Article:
Sky Viewer Tips & Tricks

The Legacy Survey Sky Viewer is generally intuitive, but here are some additional features of which you might not be aware:

  1. Each time you reload the page, you'll jump to a new random NGC galaxy within the most recent Legacy Survey footprint.
  2. You can jump to a new random galaxy by entering a blank string in the "Jump to object" search box.
  3. Clicking on the map will return a popup with a few different options. A particularly useful option is "Link Here", which redirects your browser to a URL that should reproduce what you're seeing - at the correct position, zoom, and layer, with the correct overlays enabled. This is convenient if you want to share something of note.
  4. If you notice something unusual which you'd like to bring to the attention of the LegacySurvey team, you can click on the map and in the popup look for the "Discuss This Object" link. That will direct you to our discussion forum, with a link back to your object of interest.
  5. If you click on the RA,Dec coordinate readout box, you can enter an RA, Dec, and zoom number that you'd like to view.
  6. If you select one layer and then select a second layer, you can flip back to the previous layer using the space bar. This is handy to "blink" between two layers, e.g., to look for moving objects. You can set up a blink by adding a parameter to the URL: &blink=<layer-name>; example.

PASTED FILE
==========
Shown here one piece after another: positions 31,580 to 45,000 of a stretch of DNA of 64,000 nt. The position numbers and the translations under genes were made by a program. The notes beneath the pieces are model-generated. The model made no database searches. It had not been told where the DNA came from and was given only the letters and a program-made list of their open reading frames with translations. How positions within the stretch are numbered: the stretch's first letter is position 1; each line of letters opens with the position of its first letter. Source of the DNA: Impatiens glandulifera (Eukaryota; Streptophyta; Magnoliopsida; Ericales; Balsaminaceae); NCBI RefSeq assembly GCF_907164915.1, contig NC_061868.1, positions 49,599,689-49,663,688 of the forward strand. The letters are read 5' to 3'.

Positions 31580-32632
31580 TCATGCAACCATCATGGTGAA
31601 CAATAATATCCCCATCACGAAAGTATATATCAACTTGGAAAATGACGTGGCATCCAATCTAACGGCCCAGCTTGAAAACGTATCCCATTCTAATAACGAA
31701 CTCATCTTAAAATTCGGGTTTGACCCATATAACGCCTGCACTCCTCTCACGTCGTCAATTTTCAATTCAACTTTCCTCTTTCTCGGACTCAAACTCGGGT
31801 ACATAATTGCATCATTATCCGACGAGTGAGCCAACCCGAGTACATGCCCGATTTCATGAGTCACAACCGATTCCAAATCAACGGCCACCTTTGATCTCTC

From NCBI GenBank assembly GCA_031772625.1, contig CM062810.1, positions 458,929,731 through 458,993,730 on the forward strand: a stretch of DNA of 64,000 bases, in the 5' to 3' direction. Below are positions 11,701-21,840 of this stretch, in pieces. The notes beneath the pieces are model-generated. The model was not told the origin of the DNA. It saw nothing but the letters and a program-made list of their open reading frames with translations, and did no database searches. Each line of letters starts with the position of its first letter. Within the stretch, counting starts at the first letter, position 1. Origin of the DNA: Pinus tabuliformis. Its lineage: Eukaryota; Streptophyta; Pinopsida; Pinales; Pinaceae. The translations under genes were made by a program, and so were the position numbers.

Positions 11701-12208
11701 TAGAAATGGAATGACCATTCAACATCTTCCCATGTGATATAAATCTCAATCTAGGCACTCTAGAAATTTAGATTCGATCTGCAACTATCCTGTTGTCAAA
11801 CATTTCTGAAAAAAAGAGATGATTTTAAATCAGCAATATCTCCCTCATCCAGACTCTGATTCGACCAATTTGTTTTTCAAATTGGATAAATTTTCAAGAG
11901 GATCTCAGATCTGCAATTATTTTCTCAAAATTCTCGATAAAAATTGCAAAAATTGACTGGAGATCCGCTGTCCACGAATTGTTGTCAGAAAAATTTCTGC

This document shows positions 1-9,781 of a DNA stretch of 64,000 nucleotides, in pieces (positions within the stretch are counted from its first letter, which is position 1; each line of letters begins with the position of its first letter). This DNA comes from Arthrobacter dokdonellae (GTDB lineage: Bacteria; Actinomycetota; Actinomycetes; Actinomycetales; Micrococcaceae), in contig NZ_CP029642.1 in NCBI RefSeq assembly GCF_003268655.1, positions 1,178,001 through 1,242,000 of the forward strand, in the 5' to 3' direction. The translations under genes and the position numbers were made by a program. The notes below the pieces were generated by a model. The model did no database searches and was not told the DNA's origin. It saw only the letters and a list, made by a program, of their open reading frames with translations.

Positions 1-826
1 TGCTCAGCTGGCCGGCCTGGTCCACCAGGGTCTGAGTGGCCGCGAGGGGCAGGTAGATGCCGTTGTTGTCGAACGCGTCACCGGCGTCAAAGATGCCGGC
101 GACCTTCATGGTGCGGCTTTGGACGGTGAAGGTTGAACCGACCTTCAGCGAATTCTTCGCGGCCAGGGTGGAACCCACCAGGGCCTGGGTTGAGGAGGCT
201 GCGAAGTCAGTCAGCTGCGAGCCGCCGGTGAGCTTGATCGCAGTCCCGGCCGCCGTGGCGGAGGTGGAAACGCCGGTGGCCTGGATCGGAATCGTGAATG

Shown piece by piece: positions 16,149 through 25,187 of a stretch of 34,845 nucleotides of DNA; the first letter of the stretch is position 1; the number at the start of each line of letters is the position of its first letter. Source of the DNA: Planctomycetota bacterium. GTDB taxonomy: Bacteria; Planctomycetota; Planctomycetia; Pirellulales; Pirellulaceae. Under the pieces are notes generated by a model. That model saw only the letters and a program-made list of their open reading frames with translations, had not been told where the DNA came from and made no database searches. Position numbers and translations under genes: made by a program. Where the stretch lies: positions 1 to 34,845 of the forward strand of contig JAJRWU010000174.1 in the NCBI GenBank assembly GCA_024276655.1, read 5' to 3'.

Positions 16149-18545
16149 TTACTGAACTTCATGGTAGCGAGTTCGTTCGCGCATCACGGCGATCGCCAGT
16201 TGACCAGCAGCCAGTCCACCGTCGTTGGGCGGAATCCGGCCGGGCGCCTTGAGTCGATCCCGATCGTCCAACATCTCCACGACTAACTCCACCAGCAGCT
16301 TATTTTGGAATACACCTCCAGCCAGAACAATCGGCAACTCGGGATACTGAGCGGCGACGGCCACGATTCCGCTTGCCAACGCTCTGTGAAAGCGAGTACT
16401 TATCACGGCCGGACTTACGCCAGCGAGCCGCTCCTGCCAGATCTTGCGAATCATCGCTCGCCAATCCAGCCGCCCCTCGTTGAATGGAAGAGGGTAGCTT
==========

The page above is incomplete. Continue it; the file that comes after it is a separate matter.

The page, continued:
7. Annotations: If you add to the URL an extra parameter &mark=1,2;3,4, the viewer will place yellow circles at RA,Dec = 1,2 and 3,4. This is useful for marking the position of objects whose RA,Decs you know. If you add &poly=1,2,3,4;5,6,7,8, it will draw a line from RA,Dec = (1,2) to (3,4) and another polygon from (5,6) to (7,8). You can draw multiple polygons this way.

Uploading a custom catalog:

  1. In the bottom-left corner there is a box to upload a Custom Catalog. This file can be in FITS or CSV format. It must contain columns called "RA" and "DEC" (case-insensitive), in decimal degrees. It may optionally contain columns: "NAME" (giving a label to each point); "COLOR", which can take either color names like "red" and "magenta" or hex codes like "#ff0000"; and "RADIUS", which takes a marker size in arcseconds (default 10 arcseconds. Check out an example FITS table or example CSV table.

A list of the URL patterns that are supported by the viewer is available here.